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Everywhere and Every Way

By:Jennifer Probst

prologue



Caleb Pierce craved a cold beer, air-conditioning, his dogs, and maybe a pretty brunette to warm his bed.

Instead, he got lukewarm water, choking heat, his head in an earsplitting vise, and a raging bitch testing his temper.

And it was only eight a.m.

"I told you a thousand times I wanted the bedroom for my mother off the  garage." Lucy Weatherspoon jabbed her French-manicured finger at the  framing and back at the plans they'd changed twelve times. "I need her  to have privacy and her own entrance. If this is the garage, why is the  bedroom off the other side?"

He reminded himself again that running your own company had its  challenges. One of them was clients who thought building a house was  like shopping at the mall. Sure, he was used to difficult clients, but  Lucy tested even his patience. She spoke to him as if he were a bit  dim-witted just because he wore jeans with holes in them and battered  work boots and had dust covering every inch of his body. His gut had  told him to turn down the damn job of building her dream house, but his  stubborn father overruled him, calling her congressman husband and  telling him Pierce Brothers would be fucking thrilled to take on the  project. His father always did have a soft spot for power. Probably  figured the politician would owe him a favor.

Yeah, Cal would rather have a prostate exam than deal with Congressman Weatherspoon's wife.

He wiped the sweat off his brow, noting the slight wrinkle of her nose  telling him he smelled. For fun, he deliberately took a step closer to  her. "Mrs. Weatherspoon, we went over this several times, and I had you  sign off. Remember? Your mother's bedroom has to be on the other side of  the house because you decided you wanted the billiard room to be  accessed from the garage. Of course, I can add it to the second floor  with a private entry, but we'd need to deal with a staircase or  elevator."

"No. I want it on the ground floor. I don't remember signing off on  this. Are you telling me I need to choose between my mother and the pool  table room?"

He tried hard not to gnash his teeth. He'd already lost too much of the  enamel, and they'd just broken ground on this job. "No. I'm saying if we  put the bedroom on the other side of the house, it won't break the  architectural lines, and you can have everything you want. Just. Like.  We. Discussed."

She tapped her nude high-heeled foot, studying him as if trying to  decipher whether he was a sarcastic asshole or just didn't understand  how to talk to the natives. He gave his best dumb look, and finally she  sighed. "Fine. I'll bend on this."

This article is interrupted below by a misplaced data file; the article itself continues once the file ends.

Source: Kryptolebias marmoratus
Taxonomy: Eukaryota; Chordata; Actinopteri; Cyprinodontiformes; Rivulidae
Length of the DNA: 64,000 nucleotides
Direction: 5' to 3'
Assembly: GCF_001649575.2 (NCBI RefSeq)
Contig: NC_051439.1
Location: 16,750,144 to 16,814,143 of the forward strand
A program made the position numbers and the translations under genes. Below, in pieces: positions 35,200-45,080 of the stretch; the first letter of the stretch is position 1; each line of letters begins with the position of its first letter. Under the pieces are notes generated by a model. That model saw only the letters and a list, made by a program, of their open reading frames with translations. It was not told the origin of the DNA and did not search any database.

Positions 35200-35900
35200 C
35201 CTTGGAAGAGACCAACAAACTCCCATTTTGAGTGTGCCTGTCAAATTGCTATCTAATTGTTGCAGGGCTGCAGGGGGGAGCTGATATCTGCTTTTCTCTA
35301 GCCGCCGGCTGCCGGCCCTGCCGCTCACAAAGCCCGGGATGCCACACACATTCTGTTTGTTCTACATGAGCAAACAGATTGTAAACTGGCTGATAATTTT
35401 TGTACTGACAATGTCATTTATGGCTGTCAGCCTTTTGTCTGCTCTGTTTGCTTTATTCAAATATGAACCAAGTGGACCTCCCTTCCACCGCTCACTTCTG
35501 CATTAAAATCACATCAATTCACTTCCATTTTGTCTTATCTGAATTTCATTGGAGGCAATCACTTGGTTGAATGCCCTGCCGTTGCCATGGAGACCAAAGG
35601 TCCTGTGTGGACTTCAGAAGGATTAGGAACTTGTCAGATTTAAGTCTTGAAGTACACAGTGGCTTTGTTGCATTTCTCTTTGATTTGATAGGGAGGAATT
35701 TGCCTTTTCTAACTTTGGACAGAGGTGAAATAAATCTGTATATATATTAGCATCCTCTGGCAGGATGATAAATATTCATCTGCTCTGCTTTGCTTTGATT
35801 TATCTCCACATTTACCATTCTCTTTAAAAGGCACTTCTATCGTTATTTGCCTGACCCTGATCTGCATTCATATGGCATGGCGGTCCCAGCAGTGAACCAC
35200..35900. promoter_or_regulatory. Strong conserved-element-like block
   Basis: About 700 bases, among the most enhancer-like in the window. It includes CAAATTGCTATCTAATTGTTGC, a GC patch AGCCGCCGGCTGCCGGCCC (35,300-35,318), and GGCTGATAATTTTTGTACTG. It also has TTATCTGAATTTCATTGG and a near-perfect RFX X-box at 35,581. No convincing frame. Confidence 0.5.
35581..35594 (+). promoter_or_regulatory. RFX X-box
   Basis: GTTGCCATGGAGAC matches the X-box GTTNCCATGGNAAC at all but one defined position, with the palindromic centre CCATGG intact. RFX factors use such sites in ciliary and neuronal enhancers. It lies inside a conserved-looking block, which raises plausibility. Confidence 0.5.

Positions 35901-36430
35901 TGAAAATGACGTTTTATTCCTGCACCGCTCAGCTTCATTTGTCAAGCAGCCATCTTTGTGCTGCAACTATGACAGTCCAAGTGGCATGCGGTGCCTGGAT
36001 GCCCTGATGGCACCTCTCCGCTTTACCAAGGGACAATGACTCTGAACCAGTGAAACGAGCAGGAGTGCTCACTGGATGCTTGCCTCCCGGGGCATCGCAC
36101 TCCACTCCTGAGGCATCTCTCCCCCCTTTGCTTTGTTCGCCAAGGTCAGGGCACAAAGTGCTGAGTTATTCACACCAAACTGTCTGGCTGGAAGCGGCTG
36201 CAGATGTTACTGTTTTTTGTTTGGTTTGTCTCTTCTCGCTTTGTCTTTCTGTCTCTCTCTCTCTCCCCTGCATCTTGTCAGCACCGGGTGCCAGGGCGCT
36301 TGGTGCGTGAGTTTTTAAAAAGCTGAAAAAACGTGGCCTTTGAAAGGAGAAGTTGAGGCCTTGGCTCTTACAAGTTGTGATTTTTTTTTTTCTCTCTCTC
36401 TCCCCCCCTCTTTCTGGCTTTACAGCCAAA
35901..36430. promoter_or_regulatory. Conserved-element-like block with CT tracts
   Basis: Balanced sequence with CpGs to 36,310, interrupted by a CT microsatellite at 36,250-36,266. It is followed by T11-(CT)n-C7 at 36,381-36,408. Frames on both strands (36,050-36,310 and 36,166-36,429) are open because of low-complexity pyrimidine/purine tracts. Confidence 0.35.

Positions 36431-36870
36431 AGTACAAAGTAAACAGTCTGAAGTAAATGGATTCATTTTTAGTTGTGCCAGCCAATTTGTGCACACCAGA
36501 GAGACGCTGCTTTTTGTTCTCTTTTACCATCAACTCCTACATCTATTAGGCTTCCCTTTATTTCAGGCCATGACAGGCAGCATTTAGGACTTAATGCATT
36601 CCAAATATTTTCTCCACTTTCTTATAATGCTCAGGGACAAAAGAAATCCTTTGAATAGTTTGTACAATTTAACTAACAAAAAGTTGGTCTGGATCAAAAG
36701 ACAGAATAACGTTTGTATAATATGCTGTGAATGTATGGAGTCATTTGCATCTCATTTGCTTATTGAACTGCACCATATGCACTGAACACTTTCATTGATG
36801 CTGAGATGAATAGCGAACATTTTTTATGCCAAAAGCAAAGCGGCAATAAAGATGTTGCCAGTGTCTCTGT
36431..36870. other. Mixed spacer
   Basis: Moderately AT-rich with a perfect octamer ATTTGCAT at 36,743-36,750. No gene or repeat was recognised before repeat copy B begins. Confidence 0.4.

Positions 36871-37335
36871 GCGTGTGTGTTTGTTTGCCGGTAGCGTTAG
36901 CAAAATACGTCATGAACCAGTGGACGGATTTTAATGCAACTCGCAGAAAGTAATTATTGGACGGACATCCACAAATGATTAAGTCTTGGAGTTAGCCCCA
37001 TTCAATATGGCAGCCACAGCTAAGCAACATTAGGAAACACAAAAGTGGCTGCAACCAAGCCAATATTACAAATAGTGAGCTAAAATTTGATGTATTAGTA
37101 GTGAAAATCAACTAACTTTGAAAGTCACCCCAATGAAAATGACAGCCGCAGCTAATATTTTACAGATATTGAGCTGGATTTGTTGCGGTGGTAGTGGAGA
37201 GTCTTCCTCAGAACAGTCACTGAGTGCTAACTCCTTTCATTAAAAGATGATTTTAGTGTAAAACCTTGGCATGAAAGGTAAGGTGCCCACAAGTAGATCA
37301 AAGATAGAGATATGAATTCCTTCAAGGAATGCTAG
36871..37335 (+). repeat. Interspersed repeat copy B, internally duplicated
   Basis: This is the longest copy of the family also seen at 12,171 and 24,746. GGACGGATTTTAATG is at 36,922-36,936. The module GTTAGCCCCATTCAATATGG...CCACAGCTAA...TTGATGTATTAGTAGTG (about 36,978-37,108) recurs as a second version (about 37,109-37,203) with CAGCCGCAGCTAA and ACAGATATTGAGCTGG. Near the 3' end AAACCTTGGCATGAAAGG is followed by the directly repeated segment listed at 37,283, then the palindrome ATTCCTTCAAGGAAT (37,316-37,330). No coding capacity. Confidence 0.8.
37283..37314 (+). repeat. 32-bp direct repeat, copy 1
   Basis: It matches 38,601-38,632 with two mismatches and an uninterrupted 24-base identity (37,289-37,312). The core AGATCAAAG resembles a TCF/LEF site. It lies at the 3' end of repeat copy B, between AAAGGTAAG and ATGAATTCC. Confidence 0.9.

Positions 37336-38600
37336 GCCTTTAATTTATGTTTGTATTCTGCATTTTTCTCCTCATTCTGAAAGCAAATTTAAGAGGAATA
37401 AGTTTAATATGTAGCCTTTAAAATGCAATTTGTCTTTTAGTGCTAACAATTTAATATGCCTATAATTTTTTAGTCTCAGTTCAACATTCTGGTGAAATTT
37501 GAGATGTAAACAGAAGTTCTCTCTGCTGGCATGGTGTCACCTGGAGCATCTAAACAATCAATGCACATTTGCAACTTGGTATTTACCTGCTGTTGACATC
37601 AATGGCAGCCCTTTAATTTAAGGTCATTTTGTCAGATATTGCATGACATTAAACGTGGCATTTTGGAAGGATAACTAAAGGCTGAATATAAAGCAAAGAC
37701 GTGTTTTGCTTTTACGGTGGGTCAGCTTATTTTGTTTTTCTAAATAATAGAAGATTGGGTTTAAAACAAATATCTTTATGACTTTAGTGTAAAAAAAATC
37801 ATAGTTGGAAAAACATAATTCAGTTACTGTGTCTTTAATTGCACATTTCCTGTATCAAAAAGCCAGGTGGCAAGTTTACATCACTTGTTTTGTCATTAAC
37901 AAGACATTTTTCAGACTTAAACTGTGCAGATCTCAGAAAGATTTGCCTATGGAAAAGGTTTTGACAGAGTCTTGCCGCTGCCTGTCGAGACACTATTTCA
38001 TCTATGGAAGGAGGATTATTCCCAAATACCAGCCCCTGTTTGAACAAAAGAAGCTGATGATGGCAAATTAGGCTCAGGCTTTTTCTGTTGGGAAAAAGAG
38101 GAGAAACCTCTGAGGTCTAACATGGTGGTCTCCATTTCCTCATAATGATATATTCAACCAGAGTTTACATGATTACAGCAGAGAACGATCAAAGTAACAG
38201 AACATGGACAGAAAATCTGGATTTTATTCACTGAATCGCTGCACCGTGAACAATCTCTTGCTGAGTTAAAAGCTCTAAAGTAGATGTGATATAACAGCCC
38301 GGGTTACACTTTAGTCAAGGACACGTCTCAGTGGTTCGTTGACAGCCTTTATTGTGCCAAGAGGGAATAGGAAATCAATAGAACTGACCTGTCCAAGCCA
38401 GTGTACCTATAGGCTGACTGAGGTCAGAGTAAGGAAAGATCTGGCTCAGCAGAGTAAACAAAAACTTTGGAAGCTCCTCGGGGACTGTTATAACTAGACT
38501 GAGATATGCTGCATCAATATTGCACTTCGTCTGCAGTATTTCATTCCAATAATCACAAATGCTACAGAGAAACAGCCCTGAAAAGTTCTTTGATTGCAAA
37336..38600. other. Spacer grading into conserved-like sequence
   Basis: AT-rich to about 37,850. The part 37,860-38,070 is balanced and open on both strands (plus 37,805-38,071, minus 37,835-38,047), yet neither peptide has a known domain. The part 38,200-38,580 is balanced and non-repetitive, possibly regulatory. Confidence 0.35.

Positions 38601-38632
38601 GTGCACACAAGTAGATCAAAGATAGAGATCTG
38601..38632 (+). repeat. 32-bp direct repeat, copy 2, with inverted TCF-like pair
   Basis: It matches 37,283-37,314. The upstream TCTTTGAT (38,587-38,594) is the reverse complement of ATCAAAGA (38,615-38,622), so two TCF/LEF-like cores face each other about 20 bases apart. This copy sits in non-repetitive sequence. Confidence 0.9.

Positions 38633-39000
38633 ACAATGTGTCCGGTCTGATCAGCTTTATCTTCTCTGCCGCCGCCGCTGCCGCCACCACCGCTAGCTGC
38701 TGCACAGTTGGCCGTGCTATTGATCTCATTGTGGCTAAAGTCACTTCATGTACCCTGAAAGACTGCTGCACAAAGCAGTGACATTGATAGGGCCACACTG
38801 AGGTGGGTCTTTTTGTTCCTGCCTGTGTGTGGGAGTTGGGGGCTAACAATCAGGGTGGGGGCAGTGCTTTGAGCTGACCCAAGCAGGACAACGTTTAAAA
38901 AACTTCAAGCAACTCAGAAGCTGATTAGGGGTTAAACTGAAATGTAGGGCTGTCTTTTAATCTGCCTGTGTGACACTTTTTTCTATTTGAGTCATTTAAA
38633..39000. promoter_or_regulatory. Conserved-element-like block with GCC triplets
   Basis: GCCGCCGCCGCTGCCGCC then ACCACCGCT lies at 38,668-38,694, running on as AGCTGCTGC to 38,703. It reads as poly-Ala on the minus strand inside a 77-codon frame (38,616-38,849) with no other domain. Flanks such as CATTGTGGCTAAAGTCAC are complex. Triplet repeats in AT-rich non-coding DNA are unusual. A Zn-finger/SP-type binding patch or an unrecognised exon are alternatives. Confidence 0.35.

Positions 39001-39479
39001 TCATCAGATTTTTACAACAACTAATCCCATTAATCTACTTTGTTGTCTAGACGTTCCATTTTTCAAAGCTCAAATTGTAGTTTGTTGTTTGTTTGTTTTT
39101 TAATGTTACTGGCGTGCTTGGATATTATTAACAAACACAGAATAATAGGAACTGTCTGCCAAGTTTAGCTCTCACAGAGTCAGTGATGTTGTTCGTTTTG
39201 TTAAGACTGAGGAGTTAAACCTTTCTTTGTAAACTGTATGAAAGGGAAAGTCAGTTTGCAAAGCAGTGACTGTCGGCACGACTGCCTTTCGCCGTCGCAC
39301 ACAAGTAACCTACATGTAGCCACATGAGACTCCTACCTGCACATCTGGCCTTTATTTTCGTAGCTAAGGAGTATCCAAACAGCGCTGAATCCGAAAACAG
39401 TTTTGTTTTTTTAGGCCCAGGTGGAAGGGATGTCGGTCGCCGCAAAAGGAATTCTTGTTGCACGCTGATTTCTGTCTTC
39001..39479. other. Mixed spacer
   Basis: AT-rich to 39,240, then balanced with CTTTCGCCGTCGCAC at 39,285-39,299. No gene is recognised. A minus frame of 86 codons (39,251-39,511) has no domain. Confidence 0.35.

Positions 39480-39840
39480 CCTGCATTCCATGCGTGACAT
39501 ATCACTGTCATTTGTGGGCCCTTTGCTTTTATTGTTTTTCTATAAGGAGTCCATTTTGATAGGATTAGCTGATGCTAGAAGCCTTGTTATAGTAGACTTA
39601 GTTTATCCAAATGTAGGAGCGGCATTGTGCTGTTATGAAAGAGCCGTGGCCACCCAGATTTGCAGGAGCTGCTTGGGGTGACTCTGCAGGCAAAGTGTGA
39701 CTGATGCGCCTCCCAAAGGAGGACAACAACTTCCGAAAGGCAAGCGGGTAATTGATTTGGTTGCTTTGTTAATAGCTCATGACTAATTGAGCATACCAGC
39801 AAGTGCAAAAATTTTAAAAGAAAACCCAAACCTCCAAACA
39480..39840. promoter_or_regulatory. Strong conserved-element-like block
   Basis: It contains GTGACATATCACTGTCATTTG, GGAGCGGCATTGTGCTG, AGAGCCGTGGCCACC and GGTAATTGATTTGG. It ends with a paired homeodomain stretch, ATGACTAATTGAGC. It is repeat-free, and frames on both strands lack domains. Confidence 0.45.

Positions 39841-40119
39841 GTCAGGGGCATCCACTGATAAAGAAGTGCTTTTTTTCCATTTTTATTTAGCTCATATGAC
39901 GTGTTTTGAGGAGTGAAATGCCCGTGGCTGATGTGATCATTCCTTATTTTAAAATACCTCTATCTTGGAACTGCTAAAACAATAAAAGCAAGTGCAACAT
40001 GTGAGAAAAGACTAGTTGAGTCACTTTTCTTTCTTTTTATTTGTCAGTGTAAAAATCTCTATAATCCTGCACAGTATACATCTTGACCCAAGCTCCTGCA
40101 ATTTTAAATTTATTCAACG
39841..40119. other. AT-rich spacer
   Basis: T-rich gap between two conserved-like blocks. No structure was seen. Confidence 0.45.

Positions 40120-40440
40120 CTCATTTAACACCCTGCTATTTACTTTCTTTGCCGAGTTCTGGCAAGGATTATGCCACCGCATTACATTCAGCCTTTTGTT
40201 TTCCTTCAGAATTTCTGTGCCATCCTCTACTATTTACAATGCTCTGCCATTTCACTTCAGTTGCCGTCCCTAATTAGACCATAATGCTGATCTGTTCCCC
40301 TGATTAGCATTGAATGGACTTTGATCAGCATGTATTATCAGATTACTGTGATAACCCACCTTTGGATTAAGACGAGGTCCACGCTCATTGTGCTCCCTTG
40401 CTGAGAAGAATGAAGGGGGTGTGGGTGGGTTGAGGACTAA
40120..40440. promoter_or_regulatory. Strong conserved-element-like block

Oh, goody.

"But I changed my mind on the multilevel deck. I found this picture on  Houzz and want you to re-create it." She shoved a glossy printout of  some Arizona-inspired massive patio that was surrounded by a desert. And  yep, just as he figured, it was from a spa hotel that looked nothing  like the lake-view property he was currently building on. Knowing it  would look ridiculous on the elegant Colonial that rivaled a Southern  plantation, he forced himself to nod and pretend to study the picture.

"Yes, we can definitely discuss this. Since the deck won't affect my  current framing, let's revisit when we begin designing the outside."

That placated her enough to get her to smile stiffly. "Very well. Oh,  I'd better go. I'm late for the charity breakfast. I'll check in with  you later, Caleb."

"Great." He nodded as she picked her way carefully over the building  site and watched her pull away in her shiny black Mercedes. Cal shook  his head and gulped down a long drink of water, then wiped his mouth  with the back of his hand. Next time, he'd get his architect Brady to  deal with her. He was good at charming an endless array of women when  they drew up plans, but was never around to handle the temper tantrums  on the actual job.

Then again, Brady had always been smarter than him.

Cal did a walk-through to check on his team. The pounding sounds of  classic Aerosmith blared from an ancient radio that had nothing on those  fancy iPods. It had been on hundreds of jobs with him, covered in  grime, soaked with water, battered by falls, and never stopped working.  Sure, when he ran, he liked those wireless contraptions, but Cal always  felt he had been born a few decades too late. To him, simple was better.  Simple worked just fine, but the more houses he built, the more he was  surrounded by requests for fancier equipment, for endless rooms that  would never be used, and for him to clear land better left alone.